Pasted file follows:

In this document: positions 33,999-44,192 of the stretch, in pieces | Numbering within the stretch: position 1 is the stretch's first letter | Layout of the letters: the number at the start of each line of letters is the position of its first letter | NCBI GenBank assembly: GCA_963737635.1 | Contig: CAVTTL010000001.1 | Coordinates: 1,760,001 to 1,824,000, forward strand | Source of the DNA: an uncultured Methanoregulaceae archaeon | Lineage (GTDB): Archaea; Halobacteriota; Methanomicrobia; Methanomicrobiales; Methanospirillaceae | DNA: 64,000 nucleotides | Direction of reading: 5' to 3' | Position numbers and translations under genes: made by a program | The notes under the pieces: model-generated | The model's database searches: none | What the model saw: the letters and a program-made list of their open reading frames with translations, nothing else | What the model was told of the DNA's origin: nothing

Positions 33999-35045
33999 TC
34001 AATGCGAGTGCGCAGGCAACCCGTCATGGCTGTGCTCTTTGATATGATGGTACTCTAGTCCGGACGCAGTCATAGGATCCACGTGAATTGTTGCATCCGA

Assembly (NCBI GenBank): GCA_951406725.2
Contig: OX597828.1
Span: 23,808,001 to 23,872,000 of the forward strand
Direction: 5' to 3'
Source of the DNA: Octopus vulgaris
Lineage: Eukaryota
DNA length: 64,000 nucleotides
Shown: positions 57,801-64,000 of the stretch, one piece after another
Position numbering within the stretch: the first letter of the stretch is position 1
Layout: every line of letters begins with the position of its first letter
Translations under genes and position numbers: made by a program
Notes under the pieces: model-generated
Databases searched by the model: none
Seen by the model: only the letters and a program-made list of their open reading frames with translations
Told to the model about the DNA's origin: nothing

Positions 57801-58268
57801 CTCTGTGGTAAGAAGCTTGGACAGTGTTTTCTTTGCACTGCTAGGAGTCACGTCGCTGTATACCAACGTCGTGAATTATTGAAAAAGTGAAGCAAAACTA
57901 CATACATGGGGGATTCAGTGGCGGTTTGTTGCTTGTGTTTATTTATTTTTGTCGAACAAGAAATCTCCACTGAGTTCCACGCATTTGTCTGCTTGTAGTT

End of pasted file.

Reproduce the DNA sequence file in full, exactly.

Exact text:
In this document: positions 33,999-44,192 of the stretch, in pieces | Numbering within the stretch: position 1 is the stretch's first letter | Layout of the letters: the number at the start of each line of letters is the position of its first letter | NCBI GenBank assembly: GCA_963737635.1 | Contig: CAVTTL010000001.1 | Coordinates: 1,760,001 to 1,824,000, forward strand | Source of the DNA: an uncultured Methanoregulaceae archaeon | Lineage (GTDB): Archaea; Halobacteriota; Methanomicrobia; Methanomicrobiales; Methanospirillaceae | DNA: 64,000 nucleotides | Direction of reading: 5' to 3' | Position numbers and translations under genes: made by a program | The notes under the pieces: model-generated | The model's database searches: none | What the model saw: the letters and a program-made list of their open reading frames with translations, nothing else | What the model was told of the DNA's origin: nothing

Positions 33999-35045
33999 TC
34001 AATGCGAGTGCGCAGGCAACCCGTCATGGCTGTGCTCTTTGATATGATGGTACTCTAGTCCGGACGCAGTCATAGGATCCACGTGAATTGTTGCATCCGA

Assembly (NCBI GenBank): GCA_951406725.2
Contig: OX597828.1
Span: 23,808,001 to 23,872,000 of the forward strand
Direction: 5' to 3'
Source of the DNA: Octopus vulgaris
Lineage: Eukaryota
DNA length: 64,000 nucleotides
Shown: positions 57,801-64,000 of the stretch, one piece after another
Position numbering within the stretch: the first letter of the stretch is position 1
Layout: every line of letters begins with the position of its first letter
Translations under genes and position numbers: made by a program
Notes under the pieces: model-generated
Databases searched by the model: none
Seen by the model: only the letters and a program-made list of their open reading frames with translations
Told to the model about the DNA's origin: nothing

Positions 57801-58268
57801 CTCTGTGGTAAGAAGCTTGGACAGTGTTTTCTTTGCACTGCTAGGAGTCACGTCGCTGTATACCAACGTCGTGAATTATTGAAAAAGTGAAGCAAAACTA
57901 CATACATGGGGGATTCAGTGGCGGTTTGTTGCTTGTGTTTATTTATTTTTGTCGAACAAGAAATCTCCACTGAGTTCCACGCATTTGTCTGCTTGTAGTT